A sole gunman opened fire in a mosque in Christchurch, New Zealand, killing 49 people and injuring 20 more.
As he did so, he filmed the entire crime and live-streamed it directly to Facebook.
That is the main point of social media buzz now, to take down the creepy video to be shared by everyone.
What ensued was an exhausting race for social media pages to take the footage down, as it was duplicated seemingly endlessly and shared widely in the wake of the attack.
And through social media, it found its way onto the front pages of some of the world’s biggest news websites in the form of still images, gifs, and even the full video.
This series of events has, once again, shone a spotlight on how sites like Twitter, Facebook, YouTube and Reddit try – and fail – to address far-right extremism on their platforms.
As the video continued to spread, other members of the public put up their own posts pleading with people to stop sharing it.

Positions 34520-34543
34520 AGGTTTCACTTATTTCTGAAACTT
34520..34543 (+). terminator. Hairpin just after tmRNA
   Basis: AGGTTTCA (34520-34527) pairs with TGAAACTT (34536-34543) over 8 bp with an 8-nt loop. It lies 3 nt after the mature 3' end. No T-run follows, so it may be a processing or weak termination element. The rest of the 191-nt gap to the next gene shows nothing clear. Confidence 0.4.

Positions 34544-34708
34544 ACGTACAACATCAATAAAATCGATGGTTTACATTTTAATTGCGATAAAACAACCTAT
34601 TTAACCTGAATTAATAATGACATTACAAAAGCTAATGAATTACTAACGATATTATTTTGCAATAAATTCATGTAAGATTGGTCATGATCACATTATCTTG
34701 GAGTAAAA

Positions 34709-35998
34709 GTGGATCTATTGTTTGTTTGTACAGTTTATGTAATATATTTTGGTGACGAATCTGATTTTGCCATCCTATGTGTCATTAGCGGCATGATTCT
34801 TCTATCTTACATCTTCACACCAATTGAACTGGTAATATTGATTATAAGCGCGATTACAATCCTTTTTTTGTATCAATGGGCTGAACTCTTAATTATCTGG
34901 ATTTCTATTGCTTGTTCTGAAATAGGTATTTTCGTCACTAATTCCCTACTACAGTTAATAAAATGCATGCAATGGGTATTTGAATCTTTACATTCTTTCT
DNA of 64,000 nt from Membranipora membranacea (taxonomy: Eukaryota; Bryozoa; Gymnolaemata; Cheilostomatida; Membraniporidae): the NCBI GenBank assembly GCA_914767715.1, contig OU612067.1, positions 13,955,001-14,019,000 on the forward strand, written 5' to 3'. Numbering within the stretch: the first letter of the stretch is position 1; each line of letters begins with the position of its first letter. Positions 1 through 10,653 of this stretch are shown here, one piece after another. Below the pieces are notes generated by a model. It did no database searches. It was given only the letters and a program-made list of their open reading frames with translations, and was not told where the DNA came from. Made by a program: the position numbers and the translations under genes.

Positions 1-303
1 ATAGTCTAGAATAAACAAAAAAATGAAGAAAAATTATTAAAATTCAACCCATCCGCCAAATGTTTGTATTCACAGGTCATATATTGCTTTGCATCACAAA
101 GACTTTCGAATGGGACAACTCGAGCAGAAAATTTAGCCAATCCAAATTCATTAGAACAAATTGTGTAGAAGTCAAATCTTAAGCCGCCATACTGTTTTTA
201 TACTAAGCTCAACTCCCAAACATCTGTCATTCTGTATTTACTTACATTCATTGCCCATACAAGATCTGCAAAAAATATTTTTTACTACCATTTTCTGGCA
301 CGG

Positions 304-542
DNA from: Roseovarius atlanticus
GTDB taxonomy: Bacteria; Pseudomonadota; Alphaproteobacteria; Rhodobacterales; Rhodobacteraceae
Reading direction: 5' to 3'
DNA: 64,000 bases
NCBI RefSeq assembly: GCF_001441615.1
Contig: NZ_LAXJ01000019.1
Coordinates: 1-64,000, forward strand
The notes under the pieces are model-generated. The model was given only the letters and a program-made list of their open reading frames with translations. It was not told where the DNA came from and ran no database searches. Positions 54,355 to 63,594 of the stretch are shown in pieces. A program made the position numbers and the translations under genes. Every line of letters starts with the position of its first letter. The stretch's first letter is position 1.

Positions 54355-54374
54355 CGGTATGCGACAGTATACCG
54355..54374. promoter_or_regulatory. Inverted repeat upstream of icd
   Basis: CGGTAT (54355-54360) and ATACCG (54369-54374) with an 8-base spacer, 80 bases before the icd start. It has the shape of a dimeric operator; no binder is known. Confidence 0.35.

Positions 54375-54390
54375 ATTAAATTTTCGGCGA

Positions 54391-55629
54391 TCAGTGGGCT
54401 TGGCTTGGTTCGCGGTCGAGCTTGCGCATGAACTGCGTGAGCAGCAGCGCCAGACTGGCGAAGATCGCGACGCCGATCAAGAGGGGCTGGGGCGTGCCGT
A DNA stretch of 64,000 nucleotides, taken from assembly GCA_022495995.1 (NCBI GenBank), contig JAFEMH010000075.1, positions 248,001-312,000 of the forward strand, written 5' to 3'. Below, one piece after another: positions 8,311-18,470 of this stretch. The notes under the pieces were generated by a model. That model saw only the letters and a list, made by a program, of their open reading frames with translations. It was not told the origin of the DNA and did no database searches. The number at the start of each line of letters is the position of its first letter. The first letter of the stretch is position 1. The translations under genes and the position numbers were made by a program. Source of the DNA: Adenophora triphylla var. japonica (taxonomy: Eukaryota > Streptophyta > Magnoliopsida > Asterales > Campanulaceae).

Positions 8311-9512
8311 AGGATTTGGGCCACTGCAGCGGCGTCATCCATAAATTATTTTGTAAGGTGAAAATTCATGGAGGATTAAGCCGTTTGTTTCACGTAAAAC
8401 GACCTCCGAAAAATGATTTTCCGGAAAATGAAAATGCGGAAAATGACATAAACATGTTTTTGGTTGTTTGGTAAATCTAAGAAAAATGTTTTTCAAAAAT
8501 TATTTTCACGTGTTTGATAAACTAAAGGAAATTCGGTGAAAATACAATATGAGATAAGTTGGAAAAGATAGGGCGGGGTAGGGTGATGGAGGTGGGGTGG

What was shared?
The video, which shows a first-person view of the killings, has been widely circulated.
- About 10 to 20 minutes before the attack in New Zealand, someone posted on the /pol/section of 8chan, a message board popular with the alt-right. The post included links to the suspect’s Facebook page, where he stated he would be live-streaming and published a rambling and hate-filled document
- Before opening fire, the suspect urged viewers to subscribe to PewDiePie’s YouTube channel. PewDiePie later said on Twitter he was “absolutely sickened having my name uttered by this person”
- The attacks were live-streamed on Facebook and shared widely on other social media platforms, such as YouTube and Twitter
- People continue to report seeing the video, despite the firms acting pretty swiftly to remove the original and copies, and copies are still being uploaded to YouTube, faster than it can remove them.
- Several Australian media outlets broadcast some of the footage, as did other newspapers around the world.